Outwalking a stroke
Photo by Ashley Barnas November 02, 2016
Reisman helps stroke survivors translate rehab into real-world steps
“This changes everything.”
There are very few times in someone’s life that those words really mean something. Some are moments of joy — the birth of a child, marrying your best friend or purchasing a home. But other times, like in the case of a stroke, those words are filled with uncertainty, fear and a dim outlook. It is not only a life-changing time for the stroke survivor, but also the caregiver and the person’s entire support system.
One of the biggest areas of impact is physical activity levels. Decreased mobility reduces a stroke patient’s activity level — even below the most sedentary adults. And well-meaning caregivers begin to over-cater to their loved one — sometimes, serving them hand and foot. This newfound lack of movement comes with consequences, including increased risk of recurrent stroke, developing other diseases and even death.
Increasing physical activity is such a common-sense way for all people, not just stroke survivors, to improve things like weight, bone strength, muscle strength and mood. An obvious solution is walking, an everyday exercise that’s not so everyday for a stroke survivor.
Working to help stroke survivors translate their rehabilitation programs into real-world steps is Darcy Reisman, associate professor and associate chairperson of the Department of Physical Therapy at the University of Delaware.
“Working with our physiology colleagues, one of the things we measure is oxygen consumption,” said Reisman. “In stroke patients, just to do their daily activities, they are often functioning at their peak oxygen consumption. No wonder they aren’t doing additional physical activity. We need to find ways to increase their capacity and then work with them to use this capacity in everyday life.”
Prior to receiving her doctorate at UD, Reisman was a practicing physical therapist in neurorehabilitation for seven years. In that time, she worked primarily with stroke and traumatic brain injury patients in an uphill battle to improve their mobility.
“I became frustrated with the level of rehabilitation, which sparked my interest in research and how to improve rehab,” said Reisman.
Initially after someone has a stroke, they are extremely debilitated, perhaps walking only under the guidance of an in-patient PT. As they improve and graduate to outpatient therapy, they are assigned a walking program. Treadmill walking programs are gaining in popularity in PT, but what’s happening after the person gets back into the real world?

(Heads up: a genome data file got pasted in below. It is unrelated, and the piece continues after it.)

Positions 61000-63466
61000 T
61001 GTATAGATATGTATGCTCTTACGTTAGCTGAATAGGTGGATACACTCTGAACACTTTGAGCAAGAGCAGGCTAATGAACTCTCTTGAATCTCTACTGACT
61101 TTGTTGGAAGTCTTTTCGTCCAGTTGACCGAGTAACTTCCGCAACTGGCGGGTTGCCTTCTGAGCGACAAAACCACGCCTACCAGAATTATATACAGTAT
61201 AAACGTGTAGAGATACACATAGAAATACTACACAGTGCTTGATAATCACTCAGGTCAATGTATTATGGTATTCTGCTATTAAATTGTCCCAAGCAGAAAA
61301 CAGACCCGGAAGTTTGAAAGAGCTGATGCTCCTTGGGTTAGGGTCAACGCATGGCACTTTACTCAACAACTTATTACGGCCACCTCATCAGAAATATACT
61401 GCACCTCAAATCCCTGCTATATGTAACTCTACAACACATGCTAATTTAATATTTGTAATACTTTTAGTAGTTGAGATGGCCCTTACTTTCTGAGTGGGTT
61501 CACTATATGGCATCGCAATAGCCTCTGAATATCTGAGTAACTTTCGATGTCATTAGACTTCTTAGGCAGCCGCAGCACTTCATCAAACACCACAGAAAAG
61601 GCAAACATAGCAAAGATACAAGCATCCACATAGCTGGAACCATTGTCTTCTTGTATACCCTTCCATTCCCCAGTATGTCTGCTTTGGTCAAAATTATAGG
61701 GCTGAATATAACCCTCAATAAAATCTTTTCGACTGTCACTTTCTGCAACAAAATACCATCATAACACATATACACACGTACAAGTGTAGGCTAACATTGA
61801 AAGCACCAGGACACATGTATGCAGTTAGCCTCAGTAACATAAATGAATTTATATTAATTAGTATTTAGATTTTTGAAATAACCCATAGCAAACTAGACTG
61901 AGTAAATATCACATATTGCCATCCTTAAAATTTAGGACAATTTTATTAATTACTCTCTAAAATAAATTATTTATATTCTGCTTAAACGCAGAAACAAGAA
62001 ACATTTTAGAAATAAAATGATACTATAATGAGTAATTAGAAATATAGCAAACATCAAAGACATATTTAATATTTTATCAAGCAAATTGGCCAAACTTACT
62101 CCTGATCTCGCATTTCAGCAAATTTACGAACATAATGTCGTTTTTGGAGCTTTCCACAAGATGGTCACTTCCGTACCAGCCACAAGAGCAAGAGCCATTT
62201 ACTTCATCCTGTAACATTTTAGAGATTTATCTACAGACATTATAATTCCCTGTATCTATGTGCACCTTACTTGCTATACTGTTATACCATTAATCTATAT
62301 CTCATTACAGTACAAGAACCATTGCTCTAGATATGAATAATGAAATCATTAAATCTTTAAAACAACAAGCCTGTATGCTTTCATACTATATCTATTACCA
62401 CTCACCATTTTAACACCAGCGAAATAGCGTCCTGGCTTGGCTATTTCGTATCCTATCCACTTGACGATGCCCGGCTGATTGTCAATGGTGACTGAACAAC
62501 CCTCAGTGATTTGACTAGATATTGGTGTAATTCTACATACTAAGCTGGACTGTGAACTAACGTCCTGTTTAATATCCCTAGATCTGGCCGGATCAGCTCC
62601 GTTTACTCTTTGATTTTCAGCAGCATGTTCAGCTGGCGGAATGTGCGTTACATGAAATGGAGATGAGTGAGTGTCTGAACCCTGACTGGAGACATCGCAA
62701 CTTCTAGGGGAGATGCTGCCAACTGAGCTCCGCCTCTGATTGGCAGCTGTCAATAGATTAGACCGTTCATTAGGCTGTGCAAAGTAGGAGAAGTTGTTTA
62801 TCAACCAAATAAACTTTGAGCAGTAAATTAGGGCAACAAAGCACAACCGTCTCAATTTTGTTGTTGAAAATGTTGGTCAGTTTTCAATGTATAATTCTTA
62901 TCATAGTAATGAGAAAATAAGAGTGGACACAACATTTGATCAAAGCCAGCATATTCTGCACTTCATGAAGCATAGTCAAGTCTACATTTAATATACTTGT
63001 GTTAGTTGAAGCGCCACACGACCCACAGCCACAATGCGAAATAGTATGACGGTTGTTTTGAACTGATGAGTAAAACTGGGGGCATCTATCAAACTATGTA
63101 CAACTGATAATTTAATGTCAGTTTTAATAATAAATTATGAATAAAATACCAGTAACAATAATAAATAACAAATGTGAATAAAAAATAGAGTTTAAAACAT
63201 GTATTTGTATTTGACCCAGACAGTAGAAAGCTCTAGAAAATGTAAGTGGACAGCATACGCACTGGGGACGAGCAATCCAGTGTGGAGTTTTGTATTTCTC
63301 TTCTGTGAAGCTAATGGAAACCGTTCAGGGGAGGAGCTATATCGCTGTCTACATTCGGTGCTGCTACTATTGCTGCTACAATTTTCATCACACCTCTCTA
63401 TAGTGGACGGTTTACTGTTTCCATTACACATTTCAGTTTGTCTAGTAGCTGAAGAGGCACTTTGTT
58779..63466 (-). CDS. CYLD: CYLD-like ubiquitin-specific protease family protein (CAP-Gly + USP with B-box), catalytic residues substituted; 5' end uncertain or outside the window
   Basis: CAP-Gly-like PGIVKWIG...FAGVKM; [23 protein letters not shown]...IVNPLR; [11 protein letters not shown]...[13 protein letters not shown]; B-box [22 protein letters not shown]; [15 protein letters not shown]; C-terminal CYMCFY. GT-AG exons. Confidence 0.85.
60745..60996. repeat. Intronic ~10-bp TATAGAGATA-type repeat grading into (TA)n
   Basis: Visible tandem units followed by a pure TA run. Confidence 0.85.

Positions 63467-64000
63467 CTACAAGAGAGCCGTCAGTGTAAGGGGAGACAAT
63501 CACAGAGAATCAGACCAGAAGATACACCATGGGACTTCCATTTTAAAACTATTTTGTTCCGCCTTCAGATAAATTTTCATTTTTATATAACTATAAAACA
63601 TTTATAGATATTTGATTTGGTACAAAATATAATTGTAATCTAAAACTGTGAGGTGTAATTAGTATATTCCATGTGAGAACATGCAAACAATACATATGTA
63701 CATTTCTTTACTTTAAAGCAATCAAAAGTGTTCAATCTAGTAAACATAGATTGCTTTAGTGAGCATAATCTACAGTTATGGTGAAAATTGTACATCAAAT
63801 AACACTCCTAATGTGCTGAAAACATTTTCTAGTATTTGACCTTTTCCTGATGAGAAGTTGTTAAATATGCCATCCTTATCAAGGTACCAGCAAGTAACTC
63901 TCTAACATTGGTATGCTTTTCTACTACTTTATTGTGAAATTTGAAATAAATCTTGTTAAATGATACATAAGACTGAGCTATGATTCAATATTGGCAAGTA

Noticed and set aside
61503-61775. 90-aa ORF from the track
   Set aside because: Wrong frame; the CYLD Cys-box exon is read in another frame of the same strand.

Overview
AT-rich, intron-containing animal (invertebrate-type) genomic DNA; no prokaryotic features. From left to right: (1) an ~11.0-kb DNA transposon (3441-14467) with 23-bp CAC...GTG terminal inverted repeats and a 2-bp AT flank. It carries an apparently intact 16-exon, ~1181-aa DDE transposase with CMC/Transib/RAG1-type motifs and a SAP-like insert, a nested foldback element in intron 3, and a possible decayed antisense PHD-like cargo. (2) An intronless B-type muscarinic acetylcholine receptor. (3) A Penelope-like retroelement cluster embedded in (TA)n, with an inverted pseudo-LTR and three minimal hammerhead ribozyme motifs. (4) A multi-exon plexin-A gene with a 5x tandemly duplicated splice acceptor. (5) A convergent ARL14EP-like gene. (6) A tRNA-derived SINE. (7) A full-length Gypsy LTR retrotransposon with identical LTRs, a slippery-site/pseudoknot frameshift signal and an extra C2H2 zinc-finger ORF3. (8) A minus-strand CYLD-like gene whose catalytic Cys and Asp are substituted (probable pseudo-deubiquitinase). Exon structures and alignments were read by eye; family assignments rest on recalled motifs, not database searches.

“One of the things that is problematic both in stroke and in other populations is the assumption that, if we help people gain strength, mobility, and range of motion, it will naturally translate into more physical activity — that they are naturally going to start using those newfound skills their everyday life,” Reisman said.
But research, including Reisman’s own studies in the STAR Health Sciences Complex, shows that these assumptions are incorrect. Actually, patients are getting better in physical therapy. Yet, when a patient straps on a fancy pedometer (called an accelerometer) and physical activity is measured, researchers see little to no change in the person’s real-world physical activity level.
Additionally, the greatest risk for a stroke is having had a stroke already. The progress under a physical therapist’s expert eye is fantastic, but if they go home and regress to sedentary behavior, chances are the person will require a return to PT or succumb to another stroke.
So Reisman and her UD collaborators, Dave Edwards and Ryan Pohlig, earned a recent grant to evaluate walking interventions that could help change this. She will use a $4.5 million National Institutes of Health RO1 grant to develop and test interventions that improve the overall health and quality of life of persons post-stroke.
UD is the lead site on the three-site study, which includes Christiana Care and the University of Pennsylvania.
“If you look at what’s happening now in physical rehabilitation facilities, very little is being done to improve real-world walking activity,” said Reisman, who is the grant’s principal investigator. “Even as they’re getting better in physical therapy and are able to do more, they still have the same activity level in the real world as before PT.”
But Reisman said she believes a combination of fast walking training and a step activity monitoring program, or SAM, would generate greater improvements in real world walking activity.
Previous work from Reisman’s group at UD provides support for a “combination” approach. She does not expect that one intervention will be superior to the others for all participants; rather, the combined program will be better for those with low levels of baseline walking activity, speed and endurance.
Research will test superiority in preparing people for real-world walking and for whom the combination approach is better.
Research study participation
If you or a loved one would like to participate in the research study, contact Darcy Reisman at email@example.com or Martha Callahan at 302-831-6202